Land of Water and Sweetness
The Veneto is a varied region with sublime and enchanting beauty. The symbol of Veneto. and the rest of Italy, is Venice, a city that steals your heart. Henry James wrote in his novel “in Venice and the Veneto….a large apartment made of corridors and living rooms, a place where it is impossible to go out, where true privacy does not exist”.
We begin our exploration of the gentle province of Veneto, with its abundant treasures starting from Chioggia, which is at the southern edge of Venice’s lagoon, between the sea and the lagoon. Chioggia was founded and developed over time in harmony with its prevalent occupation: fishing! A slow walk to the south along the Adriatic Coast, on the delta of the river Po, will lead us to one of the most unpolluted places in Italy — Polesine. But first we follow the lagoon to Venice.
How easy it is to be disappointed by Venice. It’s just enough to arrive half morning at any time between April and October or during Carnivale or during Christmas; It’s enough to troop along to Piazza San Marco, to feed the fat intrusive pidgeons, do a ten minute visit to the Basilica, photograph the Rialto bridge over the Grand Canal, take a gondola ride, bolt down a fixed price tourist menu and leave half way through the afternoon to be so.
BUT the truth is, to get to know Venice and to love it means to visit after Carnivale and to stay at least a week in an apartment rather than a hotel. So, we will start to get familiar with Venice by visiting the market behind San Polo in the morning and be amazed at the variety of locally caught fish and the quality of the fruits and vegetables. In the correct season we can treat ourselves to a moleche, a bitty soft shell crab found in the lagoon. Then take your time to explore the churches and to discover the islands, particularly Burano and Torcelli.
Another jewel of the Veneto is Padua. And my advice for those coming from Venice is to arrive by water coming up the Brenta, the gentle banks of which offer rare architectural treats, for the most part supplied by the architect Andrea Palladio. Padua boasts 3000 years of history, which it is happy to show you as you wander around the historic center of town. Patavina cooking is drawn both from the farm yard (in fact, there is a local hen here named the ‘padovana‘) and the rice which is grown all around the area.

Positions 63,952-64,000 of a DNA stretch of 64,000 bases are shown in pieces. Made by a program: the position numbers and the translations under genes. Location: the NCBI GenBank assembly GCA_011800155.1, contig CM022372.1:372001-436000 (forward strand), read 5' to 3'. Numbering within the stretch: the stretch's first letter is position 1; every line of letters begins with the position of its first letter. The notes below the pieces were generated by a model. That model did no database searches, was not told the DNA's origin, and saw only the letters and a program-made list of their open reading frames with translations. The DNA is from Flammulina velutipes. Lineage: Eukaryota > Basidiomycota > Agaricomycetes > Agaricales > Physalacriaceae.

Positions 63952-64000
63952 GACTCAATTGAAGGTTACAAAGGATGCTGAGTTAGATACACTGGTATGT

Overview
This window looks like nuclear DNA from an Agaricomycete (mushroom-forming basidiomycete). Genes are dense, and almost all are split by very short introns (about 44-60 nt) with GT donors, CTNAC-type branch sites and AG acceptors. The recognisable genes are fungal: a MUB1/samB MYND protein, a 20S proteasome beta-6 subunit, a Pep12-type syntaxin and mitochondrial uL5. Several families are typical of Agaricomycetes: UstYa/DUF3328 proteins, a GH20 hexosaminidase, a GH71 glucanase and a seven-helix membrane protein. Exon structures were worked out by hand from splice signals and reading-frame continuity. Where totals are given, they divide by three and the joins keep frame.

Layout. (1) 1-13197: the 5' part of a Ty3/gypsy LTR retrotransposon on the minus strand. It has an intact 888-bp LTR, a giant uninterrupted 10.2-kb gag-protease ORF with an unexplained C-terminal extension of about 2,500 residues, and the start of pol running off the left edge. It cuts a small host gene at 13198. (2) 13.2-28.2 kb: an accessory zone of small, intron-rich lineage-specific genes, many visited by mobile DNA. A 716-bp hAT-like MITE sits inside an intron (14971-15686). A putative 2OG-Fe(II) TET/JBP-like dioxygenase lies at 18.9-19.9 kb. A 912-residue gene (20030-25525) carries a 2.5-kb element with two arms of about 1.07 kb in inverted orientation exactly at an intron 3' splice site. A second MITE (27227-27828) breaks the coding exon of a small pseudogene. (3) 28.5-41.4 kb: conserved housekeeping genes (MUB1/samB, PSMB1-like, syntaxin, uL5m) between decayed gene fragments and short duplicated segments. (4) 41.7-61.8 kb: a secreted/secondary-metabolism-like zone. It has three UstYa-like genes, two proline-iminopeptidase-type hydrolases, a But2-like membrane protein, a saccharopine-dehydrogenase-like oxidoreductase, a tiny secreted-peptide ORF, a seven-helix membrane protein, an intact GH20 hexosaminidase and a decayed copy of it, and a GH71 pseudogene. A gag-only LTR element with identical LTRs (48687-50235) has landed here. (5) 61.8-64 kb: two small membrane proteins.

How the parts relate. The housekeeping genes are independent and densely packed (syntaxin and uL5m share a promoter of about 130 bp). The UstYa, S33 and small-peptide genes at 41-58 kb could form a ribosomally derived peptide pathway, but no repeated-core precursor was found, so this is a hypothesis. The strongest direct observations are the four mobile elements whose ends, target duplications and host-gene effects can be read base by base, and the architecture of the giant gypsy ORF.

A good way to visit Padua is to be guided by its four ‘withouts’. Did you know about this habit? They will be our guide. So, we will start with a coffee break, and without a doubt we’ll sip it at the first “without”, in fact the old Caffé Pedrocchi which Stendahl first described as the best Cafe in Italy. Caffé Pedrocchi was first opened in 1772 and is “without” doors, which means, in this case, that it practically (but not literally) never shuts and therefore “needs no doors”.
The other “without” is Prato della Valle. Prato (lawn in Italian) della Valle is a square, but not a lawn, so it is “without” grass. The third “without” is the Santo di Padova; the saint without a name because in Padua nobody would ever say Sant’Antonio, but quite simply, the Saint. And lastly, the fourth “without” is the horse without a rider, the wooden horse statue inside the Salone.
Padua is surrounded by hills, the gently sloping Euganei hills, and it is one of the most important spas in Italy. Palladio was born in Padua, but rather than working in his hometown, he expressed his genius is Vicenza. Vicenza has a magnificent old town center and a splendid piazza: Piazza dei Signori. It, too, is surrounded by hills, the Berici hills which are a treasure trove for fine dining.. The local wine , Barbarano goes beautifully with the local Berici Ham and Baccalà alla vicentina.
From Vicenza we travel up to the altopiano of Asiago. Here, the exquisite cheese is made: Asiago DOP. It is a semi-cooked cheese made with cow’s milk, either fresh or aged.
Between Vicenza and Verona, we come upon the Chiampo valley and we are in great wine country: Giambellara and Recioto. Apart from the Berici hills, Vicenza is also protected by the southern slopes of the Alps, with Bassano deil Grappa at the the foothills.
We now arrive in Verona and the visit starts in Piazza Bra in front of the arena, the symbol of the city and the third biggest Roman amphitheater in the world. We carry on to Piazza delle Erbe and finish our walk in Piazza dei Signori. Verona, thanks to Shakespeare, is also home to Romeo and Juliet. And still, in the magical Veneto, there is an even more magical place: the Marca Trevigiana in the province of Treviso, a place of earth and water.
Surrounded by its walls since it was founded in Roman times, Treviso is a city of great beauty, thanks to its monuments, frescoed buildings and its picturesque riverside. Marca Trevigiana is Prosecco DOC country, particularly in Valdobbiadene and Conegliano.
We reluctantly leave Marca Trevigiana and aim for Feltre, the gateway to the Dolomites. Something is guiding us towards the Ampezza basin so that we arrive at the acclaimed Queen of the Dolomites: Cortina d’Ampezzo. Here the art of hospitality is hundreds of years old and the mountains are magnificent.